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J Med Virol. 2019 Sep 10. doi: 10.1002/jmv.25593. [Epub ahead of print]

Why are vaccines against many human viral diseases still unavailable; an historic perspective?

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Burnet Institute, Melbourne, Victoria, Australia.
Department of Infectious Diseases, St. Jude Children's Research Hospital, Memphis, Tennessee.
Peter MacCallum Cancer Centre, Melbourne, Victoria, Australia.


The number of new and improved human viral vaccines licensed in recent years contrasts sharply with what could be termed the golden era (1955-1990) when vaccines against polio-, measles, mumps, rubella, and hepatitis B viruses first became available. Here, we attempt to explain why vaccines, mainly against viruses other than human immunodeficiency virus and hepatitis C virus, are still unavailable. They include human herpesviruses other than varicella-zoster virus, respiratory syncytial and most other respiratory, enteric and arthropod-borne viruses. Improved oral poliovirus vaccines are also urgently required. Their unavailability is attributable to regulatory/economic factors and the properties of individual viruses, but also to an absence of relevant animal models and ethical problems for the conduct of clinical of trials in pediatric and other critical populations. All are portents of likely difficulties for the licensing of effective vaccines against emerging pathogens, such as avian influenza, Ebola, and Zika viruses.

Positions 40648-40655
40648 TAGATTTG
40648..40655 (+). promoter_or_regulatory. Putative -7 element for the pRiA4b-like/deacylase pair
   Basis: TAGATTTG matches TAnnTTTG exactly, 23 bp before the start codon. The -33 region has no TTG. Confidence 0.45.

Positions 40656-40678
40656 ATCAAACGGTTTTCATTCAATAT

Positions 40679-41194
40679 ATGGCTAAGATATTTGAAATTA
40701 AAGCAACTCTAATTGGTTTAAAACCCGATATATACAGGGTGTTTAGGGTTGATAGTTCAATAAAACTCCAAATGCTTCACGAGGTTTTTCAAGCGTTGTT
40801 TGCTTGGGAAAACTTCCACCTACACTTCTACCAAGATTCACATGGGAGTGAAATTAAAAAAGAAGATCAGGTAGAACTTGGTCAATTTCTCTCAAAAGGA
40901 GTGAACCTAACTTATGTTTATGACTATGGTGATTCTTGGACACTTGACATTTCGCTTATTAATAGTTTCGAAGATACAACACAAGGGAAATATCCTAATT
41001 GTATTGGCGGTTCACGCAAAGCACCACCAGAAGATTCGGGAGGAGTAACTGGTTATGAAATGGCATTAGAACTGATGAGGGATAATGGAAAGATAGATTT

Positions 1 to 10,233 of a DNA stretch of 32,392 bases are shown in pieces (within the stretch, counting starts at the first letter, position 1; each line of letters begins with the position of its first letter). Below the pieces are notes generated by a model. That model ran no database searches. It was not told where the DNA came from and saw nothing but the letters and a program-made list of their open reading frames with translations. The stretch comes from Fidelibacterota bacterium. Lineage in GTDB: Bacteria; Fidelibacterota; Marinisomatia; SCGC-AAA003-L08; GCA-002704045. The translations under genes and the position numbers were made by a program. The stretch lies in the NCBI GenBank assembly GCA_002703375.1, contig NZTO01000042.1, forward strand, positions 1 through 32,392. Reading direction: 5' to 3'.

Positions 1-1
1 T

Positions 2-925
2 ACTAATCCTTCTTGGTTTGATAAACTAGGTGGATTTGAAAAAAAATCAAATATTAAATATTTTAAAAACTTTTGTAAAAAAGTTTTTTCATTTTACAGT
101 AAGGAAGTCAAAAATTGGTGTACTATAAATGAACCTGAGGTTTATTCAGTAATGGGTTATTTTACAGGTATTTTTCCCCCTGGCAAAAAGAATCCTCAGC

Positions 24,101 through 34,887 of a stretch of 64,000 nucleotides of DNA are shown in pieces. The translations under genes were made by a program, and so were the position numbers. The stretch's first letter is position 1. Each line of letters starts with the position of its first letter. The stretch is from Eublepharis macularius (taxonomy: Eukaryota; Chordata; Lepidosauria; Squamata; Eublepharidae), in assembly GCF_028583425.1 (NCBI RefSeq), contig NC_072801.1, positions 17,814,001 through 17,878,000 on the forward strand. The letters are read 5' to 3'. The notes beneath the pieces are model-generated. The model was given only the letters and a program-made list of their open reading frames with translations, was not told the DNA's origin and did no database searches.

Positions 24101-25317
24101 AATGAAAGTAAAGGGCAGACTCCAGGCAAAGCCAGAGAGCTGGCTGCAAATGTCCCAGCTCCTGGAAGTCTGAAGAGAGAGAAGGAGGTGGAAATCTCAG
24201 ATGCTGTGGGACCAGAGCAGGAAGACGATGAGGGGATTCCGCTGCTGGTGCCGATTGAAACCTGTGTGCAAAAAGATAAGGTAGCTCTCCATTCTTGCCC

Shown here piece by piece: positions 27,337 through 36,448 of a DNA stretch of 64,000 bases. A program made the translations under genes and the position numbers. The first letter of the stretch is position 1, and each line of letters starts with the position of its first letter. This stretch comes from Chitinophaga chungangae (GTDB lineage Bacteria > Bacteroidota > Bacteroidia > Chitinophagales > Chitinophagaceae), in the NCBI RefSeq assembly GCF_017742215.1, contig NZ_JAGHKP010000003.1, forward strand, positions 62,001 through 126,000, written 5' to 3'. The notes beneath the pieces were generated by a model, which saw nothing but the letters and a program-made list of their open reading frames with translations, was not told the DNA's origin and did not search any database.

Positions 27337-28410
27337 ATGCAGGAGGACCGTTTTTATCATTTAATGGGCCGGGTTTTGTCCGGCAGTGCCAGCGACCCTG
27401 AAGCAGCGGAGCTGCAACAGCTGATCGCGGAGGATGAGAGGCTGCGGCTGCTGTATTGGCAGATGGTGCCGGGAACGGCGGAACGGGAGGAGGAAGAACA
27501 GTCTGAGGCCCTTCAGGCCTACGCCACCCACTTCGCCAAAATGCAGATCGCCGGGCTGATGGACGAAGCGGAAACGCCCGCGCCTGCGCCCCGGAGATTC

human; immunity; vaccine development; veterinary; viruses


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